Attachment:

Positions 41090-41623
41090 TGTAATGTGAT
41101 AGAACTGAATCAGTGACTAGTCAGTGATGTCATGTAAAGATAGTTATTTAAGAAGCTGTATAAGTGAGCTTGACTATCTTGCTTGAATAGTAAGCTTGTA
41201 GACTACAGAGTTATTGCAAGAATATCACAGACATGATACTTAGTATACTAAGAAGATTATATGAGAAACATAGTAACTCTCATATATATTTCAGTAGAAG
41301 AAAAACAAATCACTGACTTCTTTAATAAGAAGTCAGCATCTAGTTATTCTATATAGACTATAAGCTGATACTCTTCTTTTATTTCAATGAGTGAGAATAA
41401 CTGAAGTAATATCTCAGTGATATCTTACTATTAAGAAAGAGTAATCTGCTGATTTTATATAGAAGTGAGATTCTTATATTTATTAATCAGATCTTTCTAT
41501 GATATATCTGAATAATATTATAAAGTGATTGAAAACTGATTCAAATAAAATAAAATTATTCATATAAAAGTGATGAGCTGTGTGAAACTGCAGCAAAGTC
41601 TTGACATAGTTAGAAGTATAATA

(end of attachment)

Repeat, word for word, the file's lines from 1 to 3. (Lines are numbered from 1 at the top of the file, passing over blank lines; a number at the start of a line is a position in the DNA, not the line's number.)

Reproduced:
Positions 41090-41623
41090 TGTAATGTGAT
41101 AGAACTGAATCAGTGACTAGTCAGTGATGTCATGTAAAGATAGTTATTTAAGAAGCTGTATAAGTGAGCTTGACTATCTTGCTTGAATAGTAAGCTTGTA